to bebold the immense tube pass into its A hoar struck him," replied the sailor to place by a windage or clear space amounting, his brother “blue-jacket,” who at once ap- as nearly as we could judge it, to rather less peared to be perfectly satisfied, as if he than three quarlers of an inch. professionally knew that it was in the nature The tube having now evidently at both of an oar to do so.

ends attained its position over the stone ledge When the tube was about the middle of in the excavation that had been purposely its transit, a slight embarrassment occurred, constructed for it, a deafening-and, to us, a which for a few minutes excited, we after- deeply-affecting-cheer suddenly and simulward were informed, considerable alarm taneously burst out into a continuous roar of among the spectators on shore. In one of applause from the multitudes congregated in the most important of our changes of po- all directions, whose attention had been so sition, a strong hawser, connecting the tube riveted to the series of operations they had with one of the capstans on the Carnarvon been witnessing, that not a sound had previbeach, came against the prow of a small ously escaped from them; nor had they, in fishing-boat, anchored in the middle of the any place, been seen to move from the spots stream by a chain, which so resolutely re- at which they either stood or sat. sisted the immense pressure inflicted upon it, Mr. Stephenson took no notice whatever of that the hawser was bent into an angle of 100 this salute; indeed we much question if he even degrees. The coxswain of a gig, manned by heard it, for his attention was intently occupied four hands, seeing this, gallantly rowed up in giving to his able and confidential assistant, to the boat at anchor, jumped on board, and Mr. Wild, directions respecting the final adthen with more zeal than science, standing justment of the temporary fastenings by which on the wrong side of the hawser, immediate- the tube was to be retained ; but the crowd ly put a handspike under it to heave it up. of spectators—like that at a theatre when the That man will be killedsaid Mr. Stephen curtain of the after-piece drops—were already son very quietly. Captain Claxton vocifer- seen hurrying away in all directions, by steam, ously assailed him through his trumpet, but by boats, by carriages, and on foot, until, in the crew were Welsh, could not understand the brief course of an hour, both coasts were English, and accordingly the man, as if he clear. The tide, however, during the operahad been applauded, exerting himself in all tions we have described had become high, attitudes, made every possible exertion not had turned, and was now beginning to be only to kill himself, but his comrades astern, violent; the valves therefore having been who most certainly would also have been partially drawn up, the pontoons, as they nearly severed by the hawser, had it been gradually filled, sank, until the widely-sepaliberated; but a tiny bump or ornament of rated ends of the tube slowly descended to iron on the boat's head, providentially made their respective shelf or ledge on each tower ; it impossible, and the hawser having been and the discarded power that had successveered out from ashore, the tube instantly fully transported the vast gallery across the righted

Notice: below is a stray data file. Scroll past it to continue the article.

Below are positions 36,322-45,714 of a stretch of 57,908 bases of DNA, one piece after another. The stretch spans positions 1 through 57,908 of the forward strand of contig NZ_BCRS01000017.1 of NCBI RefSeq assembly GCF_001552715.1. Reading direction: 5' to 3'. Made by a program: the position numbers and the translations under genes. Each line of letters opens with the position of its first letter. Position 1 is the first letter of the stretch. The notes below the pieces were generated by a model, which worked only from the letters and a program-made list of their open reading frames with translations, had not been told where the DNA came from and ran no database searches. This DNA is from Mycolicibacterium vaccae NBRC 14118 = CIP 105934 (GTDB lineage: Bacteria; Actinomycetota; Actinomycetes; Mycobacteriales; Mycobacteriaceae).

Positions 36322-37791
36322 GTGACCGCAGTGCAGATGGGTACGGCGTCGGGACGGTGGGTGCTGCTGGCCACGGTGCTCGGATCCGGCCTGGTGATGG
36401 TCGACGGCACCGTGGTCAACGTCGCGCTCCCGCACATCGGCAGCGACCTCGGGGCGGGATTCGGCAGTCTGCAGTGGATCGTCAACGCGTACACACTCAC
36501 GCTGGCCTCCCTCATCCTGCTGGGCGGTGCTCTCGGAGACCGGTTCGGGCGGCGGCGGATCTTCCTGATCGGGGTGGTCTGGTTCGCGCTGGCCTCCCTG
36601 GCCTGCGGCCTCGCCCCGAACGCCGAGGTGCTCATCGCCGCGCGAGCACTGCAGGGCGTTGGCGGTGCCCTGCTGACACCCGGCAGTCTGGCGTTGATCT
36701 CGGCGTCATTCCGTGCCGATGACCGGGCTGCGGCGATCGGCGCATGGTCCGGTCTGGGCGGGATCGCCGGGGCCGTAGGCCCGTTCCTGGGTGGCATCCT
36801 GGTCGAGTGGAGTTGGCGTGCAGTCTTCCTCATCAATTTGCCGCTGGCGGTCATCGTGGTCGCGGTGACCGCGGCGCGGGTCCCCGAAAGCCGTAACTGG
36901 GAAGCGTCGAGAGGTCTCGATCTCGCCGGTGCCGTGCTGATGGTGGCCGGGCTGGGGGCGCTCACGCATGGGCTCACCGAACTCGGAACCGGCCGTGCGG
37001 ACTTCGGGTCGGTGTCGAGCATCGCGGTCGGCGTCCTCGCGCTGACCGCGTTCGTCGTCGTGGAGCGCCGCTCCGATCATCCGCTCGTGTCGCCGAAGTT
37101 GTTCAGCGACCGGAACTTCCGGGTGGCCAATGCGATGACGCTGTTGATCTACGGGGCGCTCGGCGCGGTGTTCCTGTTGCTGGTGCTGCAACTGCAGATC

water then floating away with the stream